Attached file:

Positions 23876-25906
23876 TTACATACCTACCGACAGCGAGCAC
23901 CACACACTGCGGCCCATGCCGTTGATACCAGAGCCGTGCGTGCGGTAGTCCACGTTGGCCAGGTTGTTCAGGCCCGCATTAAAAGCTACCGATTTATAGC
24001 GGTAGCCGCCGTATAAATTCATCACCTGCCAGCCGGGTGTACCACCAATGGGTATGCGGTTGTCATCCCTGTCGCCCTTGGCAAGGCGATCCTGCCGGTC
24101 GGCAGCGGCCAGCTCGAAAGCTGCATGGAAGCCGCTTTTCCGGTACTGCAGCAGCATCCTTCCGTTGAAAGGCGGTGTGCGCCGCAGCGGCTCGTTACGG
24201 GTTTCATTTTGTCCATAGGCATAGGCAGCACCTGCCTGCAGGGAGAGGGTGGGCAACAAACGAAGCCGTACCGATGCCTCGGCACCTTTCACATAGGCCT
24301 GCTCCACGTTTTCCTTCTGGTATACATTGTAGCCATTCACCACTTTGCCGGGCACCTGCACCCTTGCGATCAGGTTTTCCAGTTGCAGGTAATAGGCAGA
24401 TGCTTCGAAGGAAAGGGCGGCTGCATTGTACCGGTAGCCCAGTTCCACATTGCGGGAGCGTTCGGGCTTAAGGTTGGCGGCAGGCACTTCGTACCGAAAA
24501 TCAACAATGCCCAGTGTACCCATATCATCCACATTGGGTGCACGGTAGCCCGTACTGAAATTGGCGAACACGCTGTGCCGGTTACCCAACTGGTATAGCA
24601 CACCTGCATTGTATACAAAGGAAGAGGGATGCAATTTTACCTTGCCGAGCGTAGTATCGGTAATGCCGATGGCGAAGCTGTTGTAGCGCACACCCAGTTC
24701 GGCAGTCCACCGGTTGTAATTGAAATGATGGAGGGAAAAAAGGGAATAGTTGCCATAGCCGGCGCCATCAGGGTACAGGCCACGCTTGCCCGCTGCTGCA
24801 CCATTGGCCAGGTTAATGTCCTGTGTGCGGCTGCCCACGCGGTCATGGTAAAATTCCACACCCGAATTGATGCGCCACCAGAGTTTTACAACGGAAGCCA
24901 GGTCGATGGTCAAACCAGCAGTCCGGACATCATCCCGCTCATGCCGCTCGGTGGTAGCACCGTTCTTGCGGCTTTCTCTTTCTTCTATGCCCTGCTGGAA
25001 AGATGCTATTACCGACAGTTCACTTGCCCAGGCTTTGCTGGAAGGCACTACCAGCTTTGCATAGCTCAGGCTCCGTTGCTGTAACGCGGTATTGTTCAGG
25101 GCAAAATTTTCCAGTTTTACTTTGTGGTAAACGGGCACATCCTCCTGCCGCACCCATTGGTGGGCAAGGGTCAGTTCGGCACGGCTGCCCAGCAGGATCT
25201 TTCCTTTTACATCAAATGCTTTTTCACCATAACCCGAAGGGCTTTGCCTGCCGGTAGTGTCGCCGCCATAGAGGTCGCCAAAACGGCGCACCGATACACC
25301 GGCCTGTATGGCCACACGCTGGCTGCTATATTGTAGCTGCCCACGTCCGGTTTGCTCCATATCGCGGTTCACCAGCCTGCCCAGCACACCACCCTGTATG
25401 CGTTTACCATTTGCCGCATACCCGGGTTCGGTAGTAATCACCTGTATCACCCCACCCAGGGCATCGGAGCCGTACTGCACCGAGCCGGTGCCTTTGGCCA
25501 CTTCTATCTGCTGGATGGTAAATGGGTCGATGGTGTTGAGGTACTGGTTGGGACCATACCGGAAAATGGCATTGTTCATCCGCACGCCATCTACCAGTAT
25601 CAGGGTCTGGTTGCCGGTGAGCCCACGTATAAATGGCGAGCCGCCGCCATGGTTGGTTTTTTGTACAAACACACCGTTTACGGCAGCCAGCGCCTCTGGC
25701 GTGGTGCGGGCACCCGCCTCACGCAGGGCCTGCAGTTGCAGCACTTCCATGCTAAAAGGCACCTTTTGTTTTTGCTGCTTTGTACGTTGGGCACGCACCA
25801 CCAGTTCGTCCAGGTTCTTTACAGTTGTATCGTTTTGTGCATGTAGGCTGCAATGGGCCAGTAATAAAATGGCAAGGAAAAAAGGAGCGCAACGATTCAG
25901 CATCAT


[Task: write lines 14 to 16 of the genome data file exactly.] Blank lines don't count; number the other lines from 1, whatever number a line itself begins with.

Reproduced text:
25001 AGATGCTATTACCGACAGTTCACTTGCCCAGGCTTTGCTGGAAGGCACTACCAGCTTTGCATAGCTCAGGCTCCGTTGCTGTAACGCGGTATTGTTCAGG
25101 GCAAAATTTTCCAGTTTTACTTTGTGGTAAACGGGCACATCCTCCTGCCGCACCCATTGGTGGGCAAGGGTCAGTTCGGCACGGCTGCCCAGCAGGATCT
25201 TTCCTTTTACATCAAATGCTTTTTCACCATAACCCGAAGGGCTTTGCCTGCCGGTAGTGTCGCCGCCATAGAGGTCGCCAAAACGGCGCACCGATACACC